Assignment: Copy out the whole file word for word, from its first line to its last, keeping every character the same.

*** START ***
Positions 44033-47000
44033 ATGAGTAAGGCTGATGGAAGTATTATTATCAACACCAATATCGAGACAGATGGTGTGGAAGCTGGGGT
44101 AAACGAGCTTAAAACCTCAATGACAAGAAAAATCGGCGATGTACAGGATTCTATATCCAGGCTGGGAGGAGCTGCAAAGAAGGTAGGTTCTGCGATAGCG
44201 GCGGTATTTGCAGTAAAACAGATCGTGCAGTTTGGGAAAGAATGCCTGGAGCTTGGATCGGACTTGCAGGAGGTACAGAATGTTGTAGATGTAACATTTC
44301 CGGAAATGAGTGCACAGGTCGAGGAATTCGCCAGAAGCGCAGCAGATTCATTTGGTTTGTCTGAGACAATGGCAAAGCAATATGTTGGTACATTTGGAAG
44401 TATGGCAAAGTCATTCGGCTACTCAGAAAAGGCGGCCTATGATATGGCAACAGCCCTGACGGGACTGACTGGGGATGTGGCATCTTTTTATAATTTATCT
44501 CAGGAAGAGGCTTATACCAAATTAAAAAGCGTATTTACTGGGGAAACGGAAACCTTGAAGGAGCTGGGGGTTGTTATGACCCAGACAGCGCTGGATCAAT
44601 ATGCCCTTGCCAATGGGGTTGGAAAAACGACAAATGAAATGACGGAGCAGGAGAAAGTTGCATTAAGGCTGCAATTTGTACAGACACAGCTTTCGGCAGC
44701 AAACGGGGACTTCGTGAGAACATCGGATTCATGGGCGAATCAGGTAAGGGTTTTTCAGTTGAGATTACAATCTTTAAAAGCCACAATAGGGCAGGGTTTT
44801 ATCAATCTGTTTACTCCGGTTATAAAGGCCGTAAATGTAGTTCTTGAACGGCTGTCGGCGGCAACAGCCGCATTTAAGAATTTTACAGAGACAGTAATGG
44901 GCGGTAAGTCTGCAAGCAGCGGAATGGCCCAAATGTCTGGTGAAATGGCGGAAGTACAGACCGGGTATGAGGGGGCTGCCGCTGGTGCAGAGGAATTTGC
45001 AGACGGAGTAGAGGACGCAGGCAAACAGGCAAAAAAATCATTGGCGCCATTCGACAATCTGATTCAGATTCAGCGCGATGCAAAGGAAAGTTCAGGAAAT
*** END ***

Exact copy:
Positions 44033-47000
44033 ATGAGTAAGGCTGATGGAAGTATTATTATCAACACCAATATCGAGACAGATGGTGTGGAAGCTGGGGT
44101 AAACGAGCTTAAAACCTCAATGACAAGAAAAATCGGCGATGTACAGGATTCTATATCCAGGCTGGGAGGAGCTGCAAAGAAGGTAGGTTCTGCGATAGCG
44201 GCGGTATTTGCAGTAAAACAGATCGTGCAGTTTGGGAAAGAATGCCTGGAGCTTGGATCGGACTTGCAGGAGGTACAGAATGTTGTAGATGTAACATTTC
44301 CGGAAATGAGTGCACAGGTCGAGGAATTCGCCAGAAGCGCAGCAGATTCATTTGGTTTGTCTGAGACAATGGCAAAGCAATATGTTGGTACATTTGGAAG
44401 TATGGCAAAGTCATTCGGCTACTCAGAAAAGGCGGCCTATGATATGGCAACAGCCCTGACGGGACTGACTGGGGATGTGGCATCTTTTTATAATTTATCT
44501 CAGGAAGAGGCTTATACCAAATTAAAAAGCGTATTTACTGGGGAAACGGAAACCTTGAAGGAGCTGGGGGTTGTTATGACCCAGACAGCGCTGGATCAAT
44601 ATGCCCTTGCCAATGGGGTTGGAAAAACGACAAATGAAATGACGGAGCAGGAGAAAGTTGCATTAAGGCTGCAATTTGTACAGACACAGCTTTCGGCAGC
44701 AAACGGGGACTTCGTGAGAACATCGGATTCATGGGCGAATCAGGTAAGGGTTTTTCAGTTGAGATTACAATCTTTAAAAGCCACAATAGGGCAGGGTTTT
44801 ATCAATCTGTTTACTCCGGTTATAAAGGCCGTAAATGTAGTTCTTGAACGGCTGTCGGCGGCAACAGCCGCATTTAAGAATTTTACAGAGACAGTAATGG
44901 GCGGTAAGTCTGCAAGCAGCGGAATGGCCCAAATGTCTGGTGAAATGGCGGAAGTACAGACCGGGTATGAGGGGGCTGCCGCTGGTGCAGAGGAATTTGC
45001 AGACGGAGTAGAGGACGCAGGCAAACAGGCAAAAAAATCATTGGCGCCATTCGACAATCTGATTCAGATTCAGCGCGATGCAAAGGAAAGTTCAGGAAAT